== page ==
Career and technical education is a key component in the training and re-training of America's workforce that, all too often, doesn't get the credit that it deserves. CareerTech provides nationally recognized competency-based curriculum, education, and training for a myriad of specialized and customized courses and training opportunities.

Just like I was asked last week, "Isn't CareerTech just for high school students?".... No, it's for high school students, adults of any age, law offenders, and business and industry.

I'm also frequently asked, "Isn't CareerTech just the traditional trade areas?".... No, we instruct students in not only trade and industrial programs, but business, marketing and information technology, health, family and consumer science, agriculture, and science, technology, engineering and math. To be honest, this list is only the major headings for the hundreds of programs that we offer from pre-engineering, culinary arts, 3D modeling and animation, drafting, aviation mechanics, etc. This doesn't even begin to encompass the various customized trainings that we do for business and industry.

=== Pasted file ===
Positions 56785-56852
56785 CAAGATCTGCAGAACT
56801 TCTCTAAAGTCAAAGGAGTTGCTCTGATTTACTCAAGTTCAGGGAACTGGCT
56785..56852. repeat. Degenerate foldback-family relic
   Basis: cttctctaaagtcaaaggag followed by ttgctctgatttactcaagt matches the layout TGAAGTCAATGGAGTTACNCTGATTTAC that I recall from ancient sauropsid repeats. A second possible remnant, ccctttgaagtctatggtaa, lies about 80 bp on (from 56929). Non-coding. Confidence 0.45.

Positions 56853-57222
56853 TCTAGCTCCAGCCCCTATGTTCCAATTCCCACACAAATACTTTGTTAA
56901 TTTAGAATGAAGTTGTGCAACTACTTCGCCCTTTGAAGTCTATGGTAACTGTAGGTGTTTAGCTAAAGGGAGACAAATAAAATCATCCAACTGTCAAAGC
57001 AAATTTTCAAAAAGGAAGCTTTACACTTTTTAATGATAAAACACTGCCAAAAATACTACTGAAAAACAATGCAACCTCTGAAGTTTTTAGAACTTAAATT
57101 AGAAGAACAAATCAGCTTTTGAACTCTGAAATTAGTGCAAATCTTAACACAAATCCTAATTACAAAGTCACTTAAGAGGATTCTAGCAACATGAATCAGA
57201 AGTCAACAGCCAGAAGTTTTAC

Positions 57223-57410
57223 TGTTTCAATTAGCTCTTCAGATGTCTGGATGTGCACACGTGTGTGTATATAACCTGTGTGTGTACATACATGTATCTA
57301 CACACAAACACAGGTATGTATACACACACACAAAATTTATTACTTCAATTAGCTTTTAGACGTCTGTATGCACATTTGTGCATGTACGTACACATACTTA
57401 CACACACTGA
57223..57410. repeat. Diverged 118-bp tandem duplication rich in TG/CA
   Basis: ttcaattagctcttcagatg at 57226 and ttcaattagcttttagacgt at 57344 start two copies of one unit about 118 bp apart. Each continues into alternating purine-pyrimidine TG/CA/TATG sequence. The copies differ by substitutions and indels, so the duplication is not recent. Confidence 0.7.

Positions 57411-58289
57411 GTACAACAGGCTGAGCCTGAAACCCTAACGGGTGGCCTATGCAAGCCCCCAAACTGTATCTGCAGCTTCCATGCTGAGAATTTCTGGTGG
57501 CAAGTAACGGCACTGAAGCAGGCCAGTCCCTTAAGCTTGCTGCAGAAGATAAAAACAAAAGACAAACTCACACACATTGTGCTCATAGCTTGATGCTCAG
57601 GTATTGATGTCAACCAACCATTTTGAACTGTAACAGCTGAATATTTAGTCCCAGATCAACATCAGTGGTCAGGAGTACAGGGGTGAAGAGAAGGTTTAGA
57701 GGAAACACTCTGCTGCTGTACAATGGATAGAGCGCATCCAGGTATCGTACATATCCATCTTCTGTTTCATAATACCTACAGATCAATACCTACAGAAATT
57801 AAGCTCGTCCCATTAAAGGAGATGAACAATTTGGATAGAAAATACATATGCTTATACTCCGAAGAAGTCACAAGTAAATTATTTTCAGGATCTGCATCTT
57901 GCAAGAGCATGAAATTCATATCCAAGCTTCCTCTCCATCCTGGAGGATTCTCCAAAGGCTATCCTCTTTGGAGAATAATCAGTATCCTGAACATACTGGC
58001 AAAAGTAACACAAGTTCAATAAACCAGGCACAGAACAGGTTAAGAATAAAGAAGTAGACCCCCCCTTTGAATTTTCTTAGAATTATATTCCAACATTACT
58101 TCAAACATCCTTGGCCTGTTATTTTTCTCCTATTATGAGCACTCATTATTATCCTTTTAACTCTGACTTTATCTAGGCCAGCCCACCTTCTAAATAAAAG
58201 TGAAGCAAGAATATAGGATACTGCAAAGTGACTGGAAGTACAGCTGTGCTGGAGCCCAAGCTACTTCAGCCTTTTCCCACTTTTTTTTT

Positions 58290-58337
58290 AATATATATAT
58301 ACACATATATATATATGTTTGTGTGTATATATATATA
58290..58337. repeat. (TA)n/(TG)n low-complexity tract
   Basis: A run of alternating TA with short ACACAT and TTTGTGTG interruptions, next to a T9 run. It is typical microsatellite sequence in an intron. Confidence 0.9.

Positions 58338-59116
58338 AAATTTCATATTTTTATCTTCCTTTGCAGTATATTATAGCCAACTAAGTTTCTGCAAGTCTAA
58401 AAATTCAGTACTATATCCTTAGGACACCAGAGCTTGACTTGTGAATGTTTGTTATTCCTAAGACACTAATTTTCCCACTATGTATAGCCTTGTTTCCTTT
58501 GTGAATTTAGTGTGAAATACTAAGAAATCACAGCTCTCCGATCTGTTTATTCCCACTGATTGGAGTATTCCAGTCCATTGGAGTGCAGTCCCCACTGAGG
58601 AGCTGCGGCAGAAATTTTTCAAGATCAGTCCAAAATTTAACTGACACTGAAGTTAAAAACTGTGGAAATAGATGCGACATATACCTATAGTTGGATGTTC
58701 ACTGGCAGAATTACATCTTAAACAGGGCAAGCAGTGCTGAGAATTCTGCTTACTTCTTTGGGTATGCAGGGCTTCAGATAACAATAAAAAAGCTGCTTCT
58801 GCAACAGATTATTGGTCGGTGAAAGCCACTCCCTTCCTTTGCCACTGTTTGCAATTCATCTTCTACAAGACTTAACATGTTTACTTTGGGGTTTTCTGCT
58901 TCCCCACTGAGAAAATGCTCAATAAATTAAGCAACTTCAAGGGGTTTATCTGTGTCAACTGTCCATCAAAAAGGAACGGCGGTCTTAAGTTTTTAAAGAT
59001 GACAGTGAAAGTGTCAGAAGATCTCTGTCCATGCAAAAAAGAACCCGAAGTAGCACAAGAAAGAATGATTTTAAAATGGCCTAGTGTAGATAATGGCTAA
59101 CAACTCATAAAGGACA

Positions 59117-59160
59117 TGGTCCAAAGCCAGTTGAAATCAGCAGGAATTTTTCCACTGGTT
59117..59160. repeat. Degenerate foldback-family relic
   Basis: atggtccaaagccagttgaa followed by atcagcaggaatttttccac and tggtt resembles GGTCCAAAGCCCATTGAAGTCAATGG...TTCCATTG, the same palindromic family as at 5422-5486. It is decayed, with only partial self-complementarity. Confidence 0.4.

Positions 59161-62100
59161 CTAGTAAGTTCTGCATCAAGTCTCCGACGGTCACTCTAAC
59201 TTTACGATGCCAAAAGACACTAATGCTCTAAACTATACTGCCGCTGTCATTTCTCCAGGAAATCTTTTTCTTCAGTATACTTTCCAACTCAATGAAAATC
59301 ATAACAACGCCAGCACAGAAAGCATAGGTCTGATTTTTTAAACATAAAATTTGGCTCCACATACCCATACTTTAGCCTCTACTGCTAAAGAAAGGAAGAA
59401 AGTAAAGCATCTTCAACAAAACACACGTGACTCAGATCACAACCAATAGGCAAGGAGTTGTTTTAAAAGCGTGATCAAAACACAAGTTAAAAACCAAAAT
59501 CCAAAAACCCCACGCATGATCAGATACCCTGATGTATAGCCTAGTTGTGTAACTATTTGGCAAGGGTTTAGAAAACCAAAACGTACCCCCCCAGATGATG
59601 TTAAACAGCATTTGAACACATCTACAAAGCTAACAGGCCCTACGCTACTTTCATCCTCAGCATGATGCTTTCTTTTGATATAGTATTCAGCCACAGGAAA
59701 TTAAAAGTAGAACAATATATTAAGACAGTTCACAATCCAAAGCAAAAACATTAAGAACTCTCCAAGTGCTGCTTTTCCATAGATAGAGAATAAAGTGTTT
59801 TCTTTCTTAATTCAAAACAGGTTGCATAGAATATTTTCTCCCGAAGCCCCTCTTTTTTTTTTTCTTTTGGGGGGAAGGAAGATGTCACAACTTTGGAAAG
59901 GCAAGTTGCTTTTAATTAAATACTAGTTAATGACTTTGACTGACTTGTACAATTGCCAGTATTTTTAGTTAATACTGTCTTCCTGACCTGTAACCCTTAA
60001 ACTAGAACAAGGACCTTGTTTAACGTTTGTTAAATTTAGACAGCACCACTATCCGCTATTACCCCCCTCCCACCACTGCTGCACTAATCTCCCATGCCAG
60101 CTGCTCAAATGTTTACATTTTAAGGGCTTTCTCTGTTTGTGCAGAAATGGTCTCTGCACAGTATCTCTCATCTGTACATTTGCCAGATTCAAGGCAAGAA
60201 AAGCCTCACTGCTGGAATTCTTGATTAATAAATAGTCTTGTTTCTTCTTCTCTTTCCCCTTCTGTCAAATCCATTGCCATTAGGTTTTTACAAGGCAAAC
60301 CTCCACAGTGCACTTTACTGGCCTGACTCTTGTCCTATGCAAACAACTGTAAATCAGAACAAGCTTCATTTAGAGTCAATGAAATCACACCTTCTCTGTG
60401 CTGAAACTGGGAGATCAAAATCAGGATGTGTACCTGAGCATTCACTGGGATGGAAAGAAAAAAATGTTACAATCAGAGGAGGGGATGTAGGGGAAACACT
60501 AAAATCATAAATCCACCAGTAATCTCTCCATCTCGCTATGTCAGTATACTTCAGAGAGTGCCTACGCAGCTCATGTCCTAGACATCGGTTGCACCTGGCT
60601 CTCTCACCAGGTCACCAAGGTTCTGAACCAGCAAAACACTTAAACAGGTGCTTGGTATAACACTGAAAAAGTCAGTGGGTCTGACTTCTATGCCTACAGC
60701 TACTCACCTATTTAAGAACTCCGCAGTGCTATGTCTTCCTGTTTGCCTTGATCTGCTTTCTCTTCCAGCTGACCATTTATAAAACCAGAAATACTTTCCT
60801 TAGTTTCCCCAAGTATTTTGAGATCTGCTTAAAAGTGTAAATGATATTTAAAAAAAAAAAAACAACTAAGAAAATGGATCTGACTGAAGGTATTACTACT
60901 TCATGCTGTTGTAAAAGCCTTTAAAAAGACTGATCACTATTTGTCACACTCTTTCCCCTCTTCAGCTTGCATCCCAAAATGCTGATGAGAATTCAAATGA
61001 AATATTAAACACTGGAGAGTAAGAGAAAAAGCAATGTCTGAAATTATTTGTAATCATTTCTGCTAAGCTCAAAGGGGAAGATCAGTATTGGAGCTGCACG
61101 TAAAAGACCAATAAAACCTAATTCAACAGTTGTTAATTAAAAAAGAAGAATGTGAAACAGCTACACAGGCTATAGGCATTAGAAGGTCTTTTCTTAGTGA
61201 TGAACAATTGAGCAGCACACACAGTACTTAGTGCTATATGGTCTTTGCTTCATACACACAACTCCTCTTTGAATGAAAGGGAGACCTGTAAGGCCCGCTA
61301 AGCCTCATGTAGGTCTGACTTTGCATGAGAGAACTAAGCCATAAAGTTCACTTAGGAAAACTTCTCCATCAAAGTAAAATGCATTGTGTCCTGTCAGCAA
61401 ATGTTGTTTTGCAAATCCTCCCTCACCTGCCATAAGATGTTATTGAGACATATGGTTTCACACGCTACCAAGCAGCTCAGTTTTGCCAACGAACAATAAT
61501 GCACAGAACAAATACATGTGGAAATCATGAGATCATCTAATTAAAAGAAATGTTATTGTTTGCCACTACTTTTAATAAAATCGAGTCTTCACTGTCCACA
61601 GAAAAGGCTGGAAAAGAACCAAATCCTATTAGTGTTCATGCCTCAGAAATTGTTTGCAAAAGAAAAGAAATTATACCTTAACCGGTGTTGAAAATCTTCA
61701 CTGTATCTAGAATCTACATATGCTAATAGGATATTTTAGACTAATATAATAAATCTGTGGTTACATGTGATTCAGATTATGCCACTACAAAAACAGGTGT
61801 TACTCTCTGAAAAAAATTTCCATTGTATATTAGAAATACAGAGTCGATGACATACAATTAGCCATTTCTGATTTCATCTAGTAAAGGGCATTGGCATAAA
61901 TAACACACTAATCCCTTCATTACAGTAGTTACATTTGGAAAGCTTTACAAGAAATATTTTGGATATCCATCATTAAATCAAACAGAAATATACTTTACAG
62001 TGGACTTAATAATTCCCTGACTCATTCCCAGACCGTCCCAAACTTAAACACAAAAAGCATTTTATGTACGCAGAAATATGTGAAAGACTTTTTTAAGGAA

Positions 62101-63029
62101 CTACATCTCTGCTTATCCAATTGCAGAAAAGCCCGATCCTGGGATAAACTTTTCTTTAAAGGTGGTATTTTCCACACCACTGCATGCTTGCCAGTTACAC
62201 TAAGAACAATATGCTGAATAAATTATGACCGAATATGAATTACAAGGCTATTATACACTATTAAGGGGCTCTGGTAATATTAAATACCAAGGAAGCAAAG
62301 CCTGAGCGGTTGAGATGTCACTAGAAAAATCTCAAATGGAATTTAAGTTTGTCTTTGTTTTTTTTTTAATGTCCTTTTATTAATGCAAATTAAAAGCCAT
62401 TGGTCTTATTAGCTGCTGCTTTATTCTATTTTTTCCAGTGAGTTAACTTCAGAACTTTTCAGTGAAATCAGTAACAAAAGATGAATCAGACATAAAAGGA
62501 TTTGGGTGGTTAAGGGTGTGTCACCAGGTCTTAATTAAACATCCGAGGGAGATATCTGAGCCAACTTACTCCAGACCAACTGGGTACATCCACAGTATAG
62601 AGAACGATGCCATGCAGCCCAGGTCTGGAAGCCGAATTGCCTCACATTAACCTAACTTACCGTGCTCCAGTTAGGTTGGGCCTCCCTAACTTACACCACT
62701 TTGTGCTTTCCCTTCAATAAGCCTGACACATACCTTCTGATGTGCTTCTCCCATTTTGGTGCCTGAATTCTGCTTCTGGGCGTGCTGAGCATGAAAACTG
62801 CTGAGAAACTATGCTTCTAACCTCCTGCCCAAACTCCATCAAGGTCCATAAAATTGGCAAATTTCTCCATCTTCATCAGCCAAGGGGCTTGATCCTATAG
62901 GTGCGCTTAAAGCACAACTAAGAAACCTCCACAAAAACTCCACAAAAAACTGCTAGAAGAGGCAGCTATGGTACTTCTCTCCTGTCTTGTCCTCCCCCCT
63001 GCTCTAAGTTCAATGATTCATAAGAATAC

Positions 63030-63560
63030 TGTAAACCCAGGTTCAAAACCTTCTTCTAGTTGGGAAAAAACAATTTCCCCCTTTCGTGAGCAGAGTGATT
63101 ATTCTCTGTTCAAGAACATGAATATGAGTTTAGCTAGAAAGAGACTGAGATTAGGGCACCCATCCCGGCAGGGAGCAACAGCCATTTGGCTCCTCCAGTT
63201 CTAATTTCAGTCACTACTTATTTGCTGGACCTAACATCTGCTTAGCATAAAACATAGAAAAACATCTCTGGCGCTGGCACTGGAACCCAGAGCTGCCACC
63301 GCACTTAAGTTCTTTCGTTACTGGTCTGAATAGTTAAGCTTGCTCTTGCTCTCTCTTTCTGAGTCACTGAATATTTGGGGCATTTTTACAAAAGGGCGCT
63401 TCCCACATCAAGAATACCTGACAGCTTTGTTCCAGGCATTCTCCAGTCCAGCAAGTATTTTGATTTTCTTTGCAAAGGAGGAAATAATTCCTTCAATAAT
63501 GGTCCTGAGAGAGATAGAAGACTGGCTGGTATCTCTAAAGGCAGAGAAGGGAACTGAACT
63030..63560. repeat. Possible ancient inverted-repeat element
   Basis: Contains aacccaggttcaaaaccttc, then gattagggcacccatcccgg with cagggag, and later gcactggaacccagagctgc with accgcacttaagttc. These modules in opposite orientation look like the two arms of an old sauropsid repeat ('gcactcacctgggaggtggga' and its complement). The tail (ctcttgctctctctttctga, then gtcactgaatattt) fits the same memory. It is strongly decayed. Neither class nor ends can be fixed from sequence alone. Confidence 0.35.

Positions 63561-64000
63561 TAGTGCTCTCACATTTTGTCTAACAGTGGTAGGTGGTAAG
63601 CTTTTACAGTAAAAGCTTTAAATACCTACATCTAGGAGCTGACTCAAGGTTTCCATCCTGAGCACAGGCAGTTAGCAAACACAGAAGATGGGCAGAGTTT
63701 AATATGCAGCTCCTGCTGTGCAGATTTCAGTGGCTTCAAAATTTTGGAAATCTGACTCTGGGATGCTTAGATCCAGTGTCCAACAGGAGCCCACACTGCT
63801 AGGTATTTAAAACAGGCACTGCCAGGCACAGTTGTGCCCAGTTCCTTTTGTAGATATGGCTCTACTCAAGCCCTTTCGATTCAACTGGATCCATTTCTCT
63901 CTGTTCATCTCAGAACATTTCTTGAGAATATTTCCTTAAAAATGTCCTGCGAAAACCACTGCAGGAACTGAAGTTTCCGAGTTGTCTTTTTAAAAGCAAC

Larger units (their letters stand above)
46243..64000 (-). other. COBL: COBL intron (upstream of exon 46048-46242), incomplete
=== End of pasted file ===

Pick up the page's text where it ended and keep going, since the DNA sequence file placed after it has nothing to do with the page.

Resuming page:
CareerTech is a dynamic educational entity that has evolved over time, but they remain consistent in how they utilize business and industy's needs to drive their educational programs. These ties to industry are how CareerTech can best meet the needs of both employers and employees as the seek the training needed to be relevant in today's economy.

I believe career and technical education will continue to grow in significance and become a major force in the revitalization of America's workforce. It's truly a great way to make yourself or your company relevant in an ever-changing world economy.